GLENN: Right.

ALLEN: You know, why am I such a loser and why am I worth where it's at. And they go, "Hey, where are you keeping the SpaghettiO's. Why don't you and your friends get together and figure it out on your own. So then you get ‑‑ they pick the can up and start walking to the microwave and you would say, no one could be that stupid as to put a can into a microwave and then fire that thing up. Well, you know, the depths of ignorance in America never cease to amaze me. Not only do they turn it on, they put their face up against the glass and admire the sparks. So you've got to figure there's someone three blocks away with a pacemaker pounding their chest like, "God, they're cooking another can again. I hate this neighborhood."

GLENN: How did you ‑‑ how long did you work in a convenience store?

ALLEN: A month.

GLENN: A month? And then where did you go from the convenience store?

ALLEN: Well, I found out it was the most dangerous job in America next to cop. So I just started turning the register around and leaving it open. I'm not dying for the Southland Corporation. You know, that's what used to kill me about the shoplifters. They would put Twinkies in their pants and then walk around crunching, you know, because cellophane's not the quietest material. And they go, "I don't see anything I want. I'll see you guys in the car."

STU: You must feel like you have a high level of cleanliness if you're willing to eat Twinkies out of your pants. That's not something I'd be willing to attempt.

GLENN: I don't know if you're that picky if you're stealing the Twinkies.

STU: No?

GLENN: From the 7‑11 that Jeff is working.

ALLEN: At the price they charge that's actually a felony.

GLENN: So you went in and you cleaned yourself up because you and I have a lot in common.

ALLEN: Yeah.

GLENN: You don't need to say it that way.

ALLEN: Well, yeah, we do. It's so funny listening to your story, say that's me.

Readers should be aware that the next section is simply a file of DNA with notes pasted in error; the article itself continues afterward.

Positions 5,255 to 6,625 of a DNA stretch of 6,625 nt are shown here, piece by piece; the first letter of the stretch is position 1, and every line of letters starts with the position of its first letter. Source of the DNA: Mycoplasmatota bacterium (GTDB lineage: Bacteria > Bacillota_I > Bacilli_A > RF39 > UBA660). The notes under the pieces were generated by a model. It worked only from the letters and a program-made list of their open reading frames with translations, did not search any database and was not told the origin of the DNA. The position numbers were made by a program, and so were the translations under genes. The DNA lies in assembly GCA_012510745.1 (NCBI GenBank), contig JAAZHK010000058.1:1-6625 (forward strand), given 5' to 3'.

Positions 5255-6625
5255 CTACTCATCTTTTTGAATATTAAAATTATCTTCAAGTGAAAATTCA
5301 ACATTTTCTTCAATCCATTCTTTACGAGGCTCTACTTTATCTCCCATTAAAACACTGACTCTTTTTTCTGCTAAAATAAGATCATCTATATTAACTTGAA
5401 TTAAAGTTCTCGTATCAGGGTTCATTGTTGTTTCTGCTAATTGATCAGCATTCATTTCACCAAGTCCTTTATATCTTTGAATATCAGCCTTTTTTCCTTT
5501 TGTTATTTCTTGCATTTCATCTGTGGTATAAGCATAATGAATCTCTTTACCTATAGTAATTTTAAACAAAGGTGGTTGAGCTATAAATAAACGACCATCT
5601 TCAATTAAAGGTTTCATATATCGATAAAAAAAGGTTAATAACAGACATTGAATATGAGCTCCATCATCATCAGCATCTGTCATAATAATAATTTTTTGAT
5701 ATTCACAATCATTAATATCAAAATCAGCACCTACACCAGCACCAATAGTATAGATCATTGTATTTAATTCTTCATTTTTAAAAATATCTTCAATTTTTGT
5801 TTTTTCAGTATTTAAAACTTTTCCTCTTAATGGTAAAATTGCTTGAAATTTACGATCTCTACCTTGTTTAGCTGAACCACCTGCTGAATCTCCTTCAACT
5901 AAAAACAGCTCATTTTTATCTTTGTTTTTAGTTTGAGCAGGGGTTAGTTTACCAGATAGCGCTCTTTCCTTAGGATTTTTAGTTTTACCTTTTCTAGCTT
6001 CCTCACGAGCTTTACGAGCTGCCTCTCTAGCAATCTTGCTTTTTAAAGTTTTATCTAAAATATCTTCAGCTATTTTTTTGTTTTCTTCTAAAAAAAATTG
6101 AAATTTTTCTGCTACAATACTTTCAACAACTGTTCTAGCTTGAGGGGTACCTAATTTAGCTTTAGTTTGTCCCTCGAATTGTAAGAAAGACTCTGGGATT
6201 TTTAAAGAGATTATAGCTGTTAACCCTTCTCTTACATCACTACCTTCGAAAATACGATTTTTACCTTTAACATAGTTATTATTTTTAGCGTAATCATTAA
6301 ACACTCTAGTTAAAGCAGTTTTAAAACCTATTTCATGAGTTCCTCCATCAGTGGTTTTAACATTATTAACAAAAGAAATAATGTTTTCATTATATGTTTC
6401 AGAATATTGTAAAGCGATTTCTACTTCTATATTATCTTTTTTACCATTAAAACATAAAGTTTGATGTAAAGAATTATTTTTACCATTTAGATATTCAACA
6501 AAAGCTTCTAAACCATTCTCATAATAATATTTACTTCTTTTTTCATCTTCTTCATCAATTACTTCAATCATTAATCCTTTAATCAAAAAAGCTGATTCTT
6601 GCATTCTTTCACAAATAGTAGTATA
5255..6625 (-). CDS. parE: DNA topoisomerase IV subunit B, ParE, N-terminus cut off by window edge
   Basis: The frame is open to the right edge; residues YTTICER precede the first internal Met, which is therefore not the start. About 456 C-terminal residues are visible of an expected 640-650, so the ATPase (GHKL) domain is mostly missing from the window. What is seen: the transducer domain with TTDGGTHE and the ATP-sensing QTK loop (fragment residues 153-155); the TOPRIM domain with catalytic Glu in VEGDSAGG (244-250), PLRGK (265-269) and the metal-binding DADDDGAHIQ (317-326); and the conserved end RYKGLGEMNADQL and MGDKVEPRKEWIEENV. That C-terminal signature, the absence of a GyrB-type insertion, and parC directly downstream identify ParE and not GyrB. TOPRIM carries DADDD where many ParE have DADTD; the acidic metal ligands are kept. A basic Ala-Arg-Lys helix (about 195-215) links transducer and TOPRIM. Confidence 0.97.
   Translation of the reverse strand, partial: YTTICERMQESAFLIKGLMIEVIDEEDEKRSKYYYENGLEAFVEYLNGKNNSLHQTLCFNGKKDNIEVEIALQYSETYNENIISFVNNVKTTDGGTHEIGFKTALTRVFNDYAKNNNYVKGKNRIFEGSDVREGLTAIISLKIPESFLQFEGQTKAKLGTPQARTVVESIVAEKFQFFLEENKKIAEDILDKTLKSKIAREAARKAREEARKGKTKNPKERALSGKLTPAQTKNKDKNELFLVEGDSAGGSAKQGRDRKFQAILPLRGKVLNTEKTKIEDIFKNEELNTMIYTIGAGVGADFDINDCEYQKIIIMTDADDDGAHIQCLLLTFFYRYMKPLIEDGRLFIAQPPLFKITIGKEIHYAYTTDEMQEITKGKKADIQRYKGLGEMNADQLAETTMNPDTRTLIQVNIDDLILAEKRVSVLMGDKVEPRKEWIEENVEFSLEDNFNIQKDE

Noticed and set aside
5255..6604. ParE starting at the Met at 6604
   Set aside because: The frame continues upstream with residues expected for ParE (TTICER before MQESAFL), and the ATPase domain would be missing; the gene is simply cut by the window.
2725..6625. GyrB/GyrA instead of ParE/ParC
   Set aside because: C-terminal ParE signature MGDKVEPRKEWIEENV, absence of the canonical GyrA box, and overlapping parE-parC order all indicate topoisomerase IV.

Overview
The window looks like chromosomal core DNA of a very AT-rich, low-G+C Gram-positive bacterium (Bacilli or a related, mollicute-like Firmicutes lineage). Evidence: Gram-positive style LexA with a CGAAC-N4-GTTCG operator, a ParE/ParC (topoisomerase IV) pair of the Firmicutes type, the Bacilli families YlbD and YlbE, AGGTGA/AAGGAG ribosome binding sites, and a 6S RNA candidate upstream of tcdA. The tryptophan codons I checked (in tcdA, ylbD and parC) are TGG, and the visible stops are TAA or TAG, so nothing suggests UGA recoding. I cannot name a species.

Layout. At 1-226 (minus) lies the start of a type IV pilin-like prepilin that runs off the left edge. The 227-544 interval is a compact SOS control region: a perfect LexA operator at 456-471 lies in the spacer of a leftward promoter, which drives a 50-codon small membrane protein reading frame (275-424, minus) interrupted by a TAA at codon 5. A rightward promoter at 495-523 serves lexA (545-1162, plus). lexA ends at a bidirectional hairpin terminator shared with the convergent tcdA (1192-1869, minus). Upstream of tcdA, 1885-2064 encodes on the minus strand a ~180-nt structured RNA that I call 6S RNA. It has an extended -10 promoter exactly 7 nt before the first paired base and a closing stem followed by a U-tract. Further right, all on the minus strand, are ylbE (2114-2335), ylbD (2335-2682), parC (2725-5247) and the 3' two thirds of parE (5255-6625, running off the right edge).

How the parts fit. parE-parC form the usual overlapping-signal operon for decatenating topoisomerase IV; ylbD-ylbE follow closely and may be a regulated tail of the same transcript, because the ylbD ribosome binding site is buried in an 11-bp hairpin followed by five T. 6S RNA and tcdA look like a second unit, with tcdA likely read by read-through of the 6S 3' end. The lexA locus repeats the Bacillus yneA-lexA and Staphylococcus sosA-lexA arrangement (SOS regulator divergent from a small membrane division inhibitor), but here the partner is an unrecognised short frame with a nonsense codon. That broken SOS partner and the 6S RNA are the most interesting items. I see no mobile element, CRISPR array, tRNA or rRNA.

GLENN: Yeah.

ALLEN: Say there's a twin.

GLENN: It's amazing how much, you know, I'm just guessing, how much you think you hated the world and then when you sober up, you realize, wow, I just hate me. The world's pretty great. People are pretty great.

ALLEN: Yeah. It was interesting. I had ‑‑ and I'm not dropping names but I had one night where I worked with Seinfeld back before his sitcom at a college and we got stuck talking waiting for our checks. And I was miserable. I mean, you know, so after about an hour he says, "Can I say something to you?" And I go, yeah, please. And he goes, and all your complaints. Believe me, there was a myriad of them, I never heard you complain about how hard you work on your act." He said, "This is a small business. You take care of your craft; the business will take care of you." And I thought that was one of the most profound things I had ever heard. And I go, are you in a twelve‑step program? And he goes, "No, it's common sense."

GLENN: So you were sober at the time?

ALLEN: I was, I was ‑‑ yeah, believe me I was not a poster boy for the twelve‑step program, you know.

GLENN: Right. You were going to the ‑‑ you were going to the ‑‑

ALLEN: I was going to the meetings.

GLENN: The weekend conventions.

ALLEN: They tell me, you lie, you die. So I would raise my hands and go, I don't like you, I don't like you and I don't like you, you know. I'm telling the truth. After about a year and a half, some little old lady comes up to me, sticks her finger in my navel and goes, "You know something, young man? Can I say something to you? Maybe the problem is not your wife."

GLENN: Did you really, I mean, you ‑‑ at one point before you sobered up, because we were talking just a minute ago and I said that my wife watched the show last night and she ‑‑ and you made her laugh. And my favorite thing with Tania, I love taking her to a funny movie. I used to love watching The Office with her because it made her laugh. And so she used to think I was funny. She used to laugh. I don't know if your wife has stopped. Pat's wife gave up on that how many years ago?

PAT: 20.

GLENN: Yeah.

PAT: At least 20.

GLENN: Wait a minute. How many have you been married?

PAT: 20 1/2.

GLENN: As soon as ‑‑ I don't know what it is. As soon as you get married, your wife stops thinking you're funny.

ALLEN: Well, that's it and I get the look. That's what I call it, the look. I told you the other day I'm running some jokes by Tammy and I realized two minutes into it, I go, you know what, babe, I'm going to call you back. I'm going to call somebody who appreciates me. But what I love is Pat, every time Pat does Al Gore, she falls out of her chair. And it's interesting because in 2000 when he would come on the TV, she wouldn't say things like, "Oh, I can't stand this guy, I hate..." she would just mute the television. In the middle of a conversation, his voice would come over our TV, she would reach for the remote, mute him, and then start talking to me. And then when he stopped talking, she would unmute the TV. But every time Pat does Gore, she falls out of her chair. So...